Pickup truck w/16ft canoe

I have a 2006 Nissan Frontier Crew Cab (5ft bed). I do not have the roof rack. I am looking to get a 16ft canoe and was wondering what everyone thinks of about using a utility rack (for example: www.usrack.com ). Are there certain parts of a canoe that must be tied down? Is there a guideline on how long a canoe is too long to be car topped?

The utility rack
should work. With a 5 foot bed you would have quite a bit of the canoe overhanging the cab and out the back of the rack but with proper strapping and tying it would work. The farther apart your rack bars are the more stable your canoe will be. I might suggest putting a Yakima or Thule rack and bar on the cab and then use just a rear utility type rack on the rear of the bed. This could get your bars about 7 feet apart and make a more stable carry system.

I have an ‘06 Frontier Crewcab also
Mine does have a factory rack on the cab but I bought the usrack utility rack and use just one of them in the bed. This gives me a span of about 5 feet between the bedrack and roofrack for a 14’ 6" kayak. I wouldn’t hesitate to put a longer kayak up there now or put both racks in the bed (as far apart as possible) and use them like that. If you’re concerned about excessive overhand in the rear using two racks in the bed, I would imagine that you might be able to put foam blocks on the cab roof and offset the canoe a bit, resting the end of the canoe on the roof and evening it up over the entire truck.

I use the

– Last Updated: Nov-09-06 12:13 PM EST –

U.S. rack on my Dakota, spaced about 5' apart. Works fine. Join p-perks and more than get your money back on this rack.Picture with my 16'4" Swift Dumoine on the rack and my sons 15' Dagger Reflection in the bed.

If you have a receiver on your truck, this may be an option for you also.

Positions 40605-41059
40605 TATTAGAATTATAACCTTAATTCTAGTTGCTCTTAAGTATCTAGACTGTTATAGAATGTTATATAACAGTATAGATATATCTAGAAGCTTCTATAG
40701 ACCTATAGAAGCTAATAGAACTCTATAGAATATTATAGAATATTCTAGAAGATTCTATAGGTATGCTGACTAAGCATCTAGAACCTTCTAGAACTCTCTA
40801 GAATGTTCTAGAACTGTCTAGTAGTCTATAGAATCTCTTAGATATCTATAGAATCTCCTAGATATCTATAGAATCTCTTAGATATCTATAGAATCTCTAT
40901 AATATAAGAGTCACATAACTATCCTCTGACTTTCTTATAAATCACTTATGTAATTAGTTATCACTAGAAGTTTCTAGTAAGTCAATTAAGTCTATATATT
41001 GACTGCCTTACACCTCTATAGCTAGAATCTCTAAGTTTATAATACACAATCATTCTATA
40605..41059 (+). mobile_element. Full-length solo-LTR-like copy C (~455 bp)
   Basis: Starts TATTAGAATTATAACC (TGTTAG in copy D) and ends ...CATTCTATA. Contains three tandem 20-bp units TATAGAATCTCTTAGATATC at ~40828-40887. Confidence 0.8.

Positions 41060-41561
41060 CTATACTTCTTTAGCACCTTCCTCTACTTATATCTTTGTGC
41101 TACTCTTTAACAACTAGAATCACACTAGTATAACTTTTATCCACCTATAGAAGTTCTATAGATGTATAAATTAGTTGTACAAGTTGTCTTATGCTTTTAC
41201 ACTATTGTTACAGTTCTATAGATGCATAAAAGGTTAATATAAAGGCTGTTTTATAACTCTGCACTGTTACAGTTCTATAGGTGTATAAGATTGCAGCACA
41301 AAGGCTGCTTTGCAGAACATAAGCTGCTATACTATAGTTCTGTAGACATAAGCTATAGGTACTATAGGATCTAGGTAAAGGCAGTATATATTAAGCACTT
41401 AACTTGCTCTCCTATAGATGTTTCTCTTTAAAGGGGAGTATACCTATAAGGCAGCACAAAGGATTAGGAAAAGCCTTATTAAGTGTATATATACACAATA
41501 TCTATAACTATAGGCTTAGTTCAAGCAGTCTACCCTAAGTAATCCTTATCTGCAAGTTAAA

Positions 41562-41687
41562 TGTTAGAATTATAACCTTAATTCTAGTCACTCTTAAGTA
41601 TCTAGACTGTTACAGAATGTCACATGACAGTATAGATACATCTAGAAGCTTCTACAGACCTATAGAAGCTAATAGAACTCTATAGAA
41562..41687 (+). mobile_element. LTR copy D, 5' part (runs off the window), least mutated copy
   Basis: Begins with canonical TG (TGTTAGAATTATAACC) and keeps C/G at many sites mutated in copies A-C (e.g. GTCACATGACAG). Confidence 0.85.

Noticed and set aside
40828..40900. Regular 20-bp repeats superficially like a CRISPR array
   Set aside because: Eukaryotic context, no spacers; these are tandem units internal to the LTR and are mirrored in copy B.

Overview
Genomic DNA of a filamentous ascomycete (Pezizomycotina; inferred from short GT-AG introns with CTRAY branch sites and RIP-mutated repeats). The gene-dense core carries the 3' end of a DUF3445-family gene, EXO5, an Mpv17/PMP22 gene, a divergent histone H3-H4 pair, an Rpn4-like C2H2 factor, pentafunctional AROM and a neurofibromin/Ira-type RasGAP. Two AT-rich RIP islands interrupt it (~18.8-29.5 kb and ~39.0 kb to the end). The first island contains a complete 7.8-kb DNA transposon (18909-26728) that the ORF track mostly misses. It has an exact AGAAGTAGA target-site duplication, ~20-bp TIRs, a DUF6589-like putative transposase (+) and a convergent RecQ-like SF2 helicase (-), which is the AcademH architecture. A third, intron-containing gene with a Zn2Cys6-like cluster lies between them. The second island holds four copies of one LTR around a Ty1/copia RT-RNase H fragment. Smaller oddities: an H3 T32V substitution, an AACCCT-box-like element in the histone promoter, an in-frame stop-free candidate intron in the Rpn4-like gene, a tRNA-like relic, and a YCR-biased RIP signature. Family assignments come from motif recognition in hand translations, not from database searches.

Mounting Front Rack on Cab …

– Last Updated: Nov-09-06 2:31 PM EST –

... can be trouble. There is lots of flex between the box of a pickup and the cab, and up at roof level, this flex is greatly amplified compared to what you see when you look at where the cab and box join. If you have a composite boat or wood gunwales, I'd say keep both racks mounted to the box so the racks don't move much in relation to each other.

At the roof line the degree to which the roof of the cab gets closer to the "roof-line" of the box can easily exceed one inch on bumps (if you have a topper, you can watch this happen out the back window), and the degree of off-center flex measured at the roof line as the frame twists when traveling off road or when angling up/down a steep driveway is usually around two inches (I've seen some full-size pickups in which the amount of twist between the box and cab, as seen at door level, was pretty close to six inches on really rough terrain, and it would be a lot worse at the roof line, but of course smaller trucks don't flex nearly this much).

Harbor Freight and Northern Tools
both sell bed extenders similar to that one for around $40, less on sale. With a 5 ft bed, 2 ft tail gate in the down position, there’s a bunch of canoe hanging off the back end. It’ll work, but its not ideal. I know in my state, anything extending 4 ft past the bumper has to have a light at night. Other states my differ.

Cheap, in fact, almost free way to carry the canoe is to use something soft to protect the cab and tail gate, run the canoe up on the back edge of the cab and on to the tailgate, tie the sucker down tight, and drive away. It catches a lot of wind, but works. Just a thought if you don’t have but a couple hundred miles to go to launch and don’t mind the gas mileage going down.


Some like home-made, some don’t. There was a lengthy thread on this topic recently. A search for “pvc diy rack” or something should turn it up.

Some people are recycling regular boat trailers and hauling a heavy canoe on it. A lot depends on storage space in your yard for trailer. It is a matter of safety. Hope you and your friend can lift boat up there without starining your self. If it is windy, you must hold unto the boat while you tie down.

I think you worry too much…
I carry a 14-6 MD orion on my Ford Focus with the bars 32 in apart with the Thule canoe kit and tied front and rear the only thin that sufffers is MPG. If I haul it on the Ranger I use foam blocks on top of the metal ARE cap with 6-1/2 ft hanging over the cab. Doing the limit 65 does not seem to move anything around just check your binders after 5-10 miles and at any stops if a long trip.